A Museum To Cherish In Worthing
by Ruth Lawrence
Worthing Museum’s costume trail throughout the town charts the history of fashion. Ruth Lawrence went exploring.
As a fan of vintage clothing, I was looking forward to visiting Worthing Museum’s ambitious and nationally unique Costume Trail, made possible by a grant from the Heritage Lottery Fund.
The collection holds over 30,000 objects and focuses not only on couture and bespoke clothing but homemade and shop bought clothing to reflect the real lives of people like ourselves who remember buying clothes we cherished. Imaginatively displayed costumes dated from over 400 years ago to modern times and show the incredible skill of the tailors and seamstresses who made them; sewing machines were not patented until 1830 so much of the collection is completely handmade. Items from the collection are being displayed in showcases around Worthing and are due to change this June. Not part of the costume trail but displayed in an exhibit about performers who had played in Worthing hung a pair of fabulous high waisted black satin flares worn by David Bowie in 1972 during the Ziggy Stardust tour.
The Museum houses an eclectic range of exhibitions, events and workshops throughout the year; I was drawn into the stories of Sussex’s ancient history by the artfully lit collections of items used by our ancestors as they survived and thrived in a landscape so different to our own. The skeleton of a 6th century young woman lay with the accessories she was buried with and numerous tools showed how people wrestled a livelihood from the soil. A flint mining diorama showed how people from 4,000 BC dug 50foot deep shafts into the ground at complexes at Harrow Hill.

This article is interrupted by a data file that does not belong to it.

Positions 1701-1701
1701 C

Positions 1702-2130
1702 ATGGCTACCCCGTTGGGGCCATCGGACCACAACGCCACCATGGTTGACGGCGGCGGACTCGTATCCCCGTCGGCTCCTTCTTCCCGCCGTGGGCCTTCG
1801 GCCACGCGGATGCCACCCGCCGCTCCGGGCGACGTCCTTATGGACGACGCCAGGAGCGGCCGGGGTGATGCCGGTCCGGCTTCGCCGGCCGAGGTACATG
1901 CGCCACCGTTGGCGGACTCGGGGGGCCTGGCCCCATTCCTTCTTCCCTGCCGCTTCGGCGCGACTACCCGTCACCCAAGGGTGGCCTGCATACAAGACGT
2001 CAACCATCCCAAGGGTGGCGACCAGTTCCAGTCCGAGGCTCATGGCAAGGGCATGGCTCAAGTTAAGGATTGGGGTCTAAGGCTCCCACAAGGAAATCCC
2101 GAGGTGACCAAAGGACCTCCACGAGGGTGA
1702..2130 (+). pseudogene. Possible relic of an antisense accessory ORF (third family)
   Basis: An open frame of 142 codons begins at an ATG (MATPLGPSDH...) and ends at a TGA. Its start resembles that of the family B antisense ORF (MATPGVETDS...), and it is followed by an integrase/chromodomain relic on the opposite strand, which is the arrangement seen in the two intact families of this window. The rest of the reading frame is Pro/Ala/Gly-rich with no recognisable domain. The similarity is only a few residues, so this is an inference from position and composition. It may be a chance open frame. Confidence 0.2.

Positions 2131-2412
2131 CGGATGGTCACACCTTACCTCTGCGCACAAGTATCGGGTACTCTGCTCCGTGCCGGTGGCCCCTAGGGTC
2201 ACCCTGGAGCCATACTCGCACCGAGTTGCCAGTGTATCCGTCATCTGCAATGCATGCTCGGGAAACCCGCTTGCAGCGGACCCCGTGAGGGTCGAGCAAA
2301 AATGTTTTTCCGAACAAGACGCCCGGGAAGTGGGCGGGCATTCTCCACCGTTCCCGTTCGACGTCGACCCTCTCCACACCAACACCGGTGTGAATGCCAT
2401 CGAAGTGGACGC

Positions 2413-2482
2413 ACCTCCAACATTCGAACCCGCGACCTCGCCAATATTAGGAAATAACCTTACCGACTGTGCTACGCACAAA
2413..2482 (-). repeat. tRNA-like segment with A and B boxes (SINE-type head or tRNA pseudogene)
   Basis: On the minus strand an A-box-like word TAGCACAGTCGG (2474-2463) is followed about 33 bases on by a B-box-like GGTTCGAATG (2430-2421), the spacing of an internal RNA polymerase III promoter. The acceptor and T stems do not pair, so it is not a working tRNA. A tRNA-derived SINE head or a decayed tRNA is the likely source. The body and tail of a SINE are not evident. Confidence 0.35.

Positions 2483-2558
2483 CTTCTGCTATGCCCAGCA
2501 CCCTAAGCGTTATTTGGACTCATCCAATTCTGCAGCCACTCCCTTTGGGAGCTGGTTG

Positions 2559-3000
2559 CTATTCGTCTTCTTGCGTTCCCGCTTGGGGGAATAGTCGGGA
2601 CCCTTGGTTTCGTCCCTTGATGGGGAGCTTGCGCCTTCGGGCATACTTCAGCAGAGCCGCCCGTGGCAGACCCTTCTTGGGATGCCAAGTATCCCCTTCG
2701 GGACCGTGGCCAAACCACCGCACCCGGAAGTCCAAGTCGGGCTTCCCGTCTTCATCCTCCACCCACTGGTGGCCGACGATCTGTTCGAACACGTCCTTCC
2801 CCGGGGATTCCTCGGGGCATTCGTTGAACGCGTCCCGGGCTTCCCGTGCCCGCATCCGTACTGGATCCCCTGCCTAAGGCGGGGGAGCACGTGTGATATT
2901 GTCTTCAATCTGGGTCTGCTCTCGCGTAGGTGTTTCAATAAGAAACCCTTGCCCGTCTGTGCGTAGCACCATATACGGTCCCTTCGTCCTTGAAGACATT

The art galleries house thought provoking contemporary exhibitions in conjunction with events and screenings. From mid April to September, a major exhibition tackles the theme of solitude in what promises to be a mesmerising multi media response to a fascinating subject. From May, the Norwood Gallery will exhibit ‘Schools of Thought’, focusing on paintings from the Camden Town and London group, the Pre Raphaelites and the Newlyn School. Works will include a selection by William Holman Hunt, Stanley Spencer and Walter Sickert.
The museum succeeds brilliantly in making history engaging and accessible by introducing it in new ways; a series of archaeology walks led by James, the museum’s historian and archaeologist, will take place in June and August, all with guaranteed breathtaking views en route. Talks cover subjects from the Pleistocene era up to the age of steam and children are lucky enough to have a huge selection of hands on workshops to kick-start their creativity and be involved in making their own works.
Housed in a grand and prominent building in the centre of Worthing the Museum and Art Gallery is a superbly inspiring hub for the town, forward thinking and inclusive, it speaks to everyone and engages all generations.